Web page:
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Investment Consultants Face U.K. Regulatory Probe

Regulators are worried that pension plan trustees are overpaying for potentially conflicted advice in an investment consulting industry dominated by three firms.

The U.K.’s investment consulting industry is facing a major investigation by the Competition and Markets Authority due to regulatory concern about the quality of advice being delivered to pension funds and the lack of competition.

The Financial Conduct Authority announced Thursday that for the first time ever it has asked CMA to conduct a full investigation of the market because it has “serious concerns” that institutional investors are not receiving good advice from consultants. The FCA estimated that assets amounting to as much as £1.6 trillion ($2.14 trillion) are affected by the advice of the 12 largest investment consultants.

In the U.K., consultants play a huge role in advising pensions, insurance companies and endowments on investment strategies and fund manager selection. The FCA has worried that conflicts of interest have been built into their business models and that a few firms dominate more than half of the market. While the consulting industry has responded by offering the FCA potential remedies, they weren’t enough to keep the industry from being the target of a larger probe.

“We have serious concerns about this market and believe that the CMA is best placed to undertake this work,” Christopher Woolard, executive director of strategy and competition at the FCA, said in the announcement. “It is important that trustees can be confident they are getting good quality advice and value for money from their investment consultants.”

The FCA outlined several areas of concern in its announcement, saying that while pension trustees were reliant on investment consultants, they had limited ability to assess the quality of their advice or to compare services. The regulator found that three firms — Aon Hewitt Investment Consulting, Mercer and Willis Towers Watson — hold 56 percent to 80 percent of the advisory market and that barriers to market entry made it difficult for smaller consultants to develop their business.

“We don’t know what the CMA are going to recommend, but it could be that the big consultancies change their practices before the results are even announced,” said Ben Gold, head of pension investment for the north of England at consulting firm Xafinity. “Within those businesses they may look at the profitability of the different business lines and it is entirely possible that the firms decide to split the business lines themselves.”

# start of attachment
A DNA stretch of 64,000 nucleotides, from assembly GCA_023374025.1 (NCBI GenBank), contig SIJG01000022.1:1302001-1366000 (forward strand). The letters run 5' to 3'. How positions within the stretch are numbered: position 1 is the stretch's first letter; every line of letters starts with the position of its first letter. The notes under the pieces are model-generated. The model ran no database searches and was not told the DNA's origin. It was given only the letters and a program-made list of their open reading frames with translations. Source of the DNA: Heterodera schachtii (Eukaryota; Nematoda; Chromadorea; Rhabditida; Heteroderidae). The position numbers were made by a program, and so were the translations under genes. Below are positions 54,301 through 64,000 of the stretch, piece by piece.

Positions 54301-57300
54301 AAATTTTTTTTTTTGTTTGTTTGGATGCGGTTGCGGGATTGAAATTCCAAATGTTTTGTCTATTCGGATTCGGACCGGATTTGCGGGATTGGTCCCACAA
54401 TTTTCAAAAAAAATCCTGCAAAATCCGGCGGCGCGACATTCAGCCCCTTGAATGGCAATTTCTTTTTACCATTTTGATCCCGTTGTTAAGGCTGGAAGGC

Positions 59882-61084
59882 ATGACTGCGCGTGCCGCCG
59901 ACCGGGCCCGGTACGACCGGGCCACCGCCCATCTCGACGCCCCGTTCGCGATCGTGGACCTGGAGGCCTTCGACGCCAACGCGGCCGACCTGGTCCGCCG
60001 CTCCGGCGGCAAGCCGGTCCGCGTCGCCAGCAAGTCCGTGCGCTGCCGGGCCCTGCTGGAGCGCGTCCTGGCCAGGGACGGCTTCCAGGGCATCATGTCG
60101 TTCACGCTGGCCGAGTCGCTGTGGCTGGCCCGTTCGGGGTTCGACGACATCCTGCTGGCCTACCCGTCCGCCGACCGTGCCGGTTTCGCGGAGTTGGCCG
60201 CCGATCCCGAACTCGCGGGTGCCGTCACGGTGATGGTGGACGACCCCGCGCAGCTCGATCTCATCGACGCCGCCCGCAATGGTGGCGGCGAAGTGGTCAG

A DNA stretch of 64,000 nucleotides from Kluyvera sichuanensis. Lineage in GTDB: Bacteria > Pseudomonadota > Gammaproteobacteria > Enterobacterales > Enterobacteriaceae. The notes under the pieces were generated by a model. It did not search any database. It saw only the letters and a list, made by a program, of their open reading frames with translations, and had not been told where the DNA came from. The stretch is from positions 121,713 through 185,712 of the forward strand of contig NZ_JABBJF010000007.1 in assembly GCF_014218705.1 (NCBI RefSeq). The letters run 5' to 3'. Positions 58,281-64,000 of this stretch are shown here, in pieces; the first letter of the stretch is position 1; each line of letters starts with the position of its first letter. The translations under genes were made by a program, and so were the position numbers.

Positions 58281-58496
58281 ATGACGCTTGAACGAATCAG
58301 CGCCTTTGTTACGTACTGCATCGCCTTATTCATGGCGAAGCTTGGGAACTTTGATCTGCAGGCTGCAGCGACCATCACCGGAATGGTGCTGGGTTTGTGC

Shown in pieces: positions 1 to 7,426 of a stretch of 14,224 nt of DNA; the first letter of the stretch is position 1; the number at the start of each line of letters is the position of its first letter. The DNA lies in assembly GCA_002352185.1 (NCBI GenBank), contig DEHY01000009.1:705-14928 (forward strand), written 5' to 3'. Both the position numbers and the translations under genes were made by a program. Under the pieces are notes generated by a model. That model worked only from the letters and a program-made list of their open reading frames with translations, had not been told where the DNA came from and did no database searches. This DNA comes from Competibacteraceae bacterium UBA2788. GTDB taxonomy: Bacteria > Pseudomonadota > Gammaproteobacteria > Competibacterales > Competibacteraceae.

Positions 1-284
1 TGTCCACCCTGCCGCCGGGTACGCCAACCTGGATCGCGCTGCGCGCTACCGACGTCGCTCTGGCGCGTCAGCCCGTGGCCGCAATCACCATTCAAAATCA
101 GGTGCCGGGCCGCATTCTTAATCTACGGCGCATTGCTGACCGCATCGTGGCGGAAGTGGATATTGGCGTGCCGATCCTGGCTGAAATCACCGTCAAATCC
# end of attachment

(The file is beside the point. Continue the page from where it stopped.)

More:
Gold said the regulatory probe could lead to “better outcomes for pension schemes” and more business for mid-tier consultancies like Xafinity. The CMA said Thursday that it will conclude its investigation into whether there are any “adverse effects on competition” in the investment consulting sector by March 2019. The regulator will consider potential remedial action should any be found.

[II Deep Dive: U.K. Pension Plans Prepare to Dump Consultants]

The largest consultants defended their advice on Thursday, saying they work hard to design bespoke, independent, investment ideas for their clients and will cooperate fully with any investigation undertaken by the CMA.

Andrew Kirton, senior partner and global chief investment officer at Mercer, said the firm is “proud” of its work in investment consultancy and fiduciary management sector.

He said Mercer is “entirely independent of any asset manager” and that its “intellectually rigorous” advice is tailored to the requirement of individual clients.

“It is important that our clients are confident that the investment consultancy market operates in their best interests,” he said. “We will engage proactively and constructively with the CMA as they undertake this fresh, independent and evidence-based review.”

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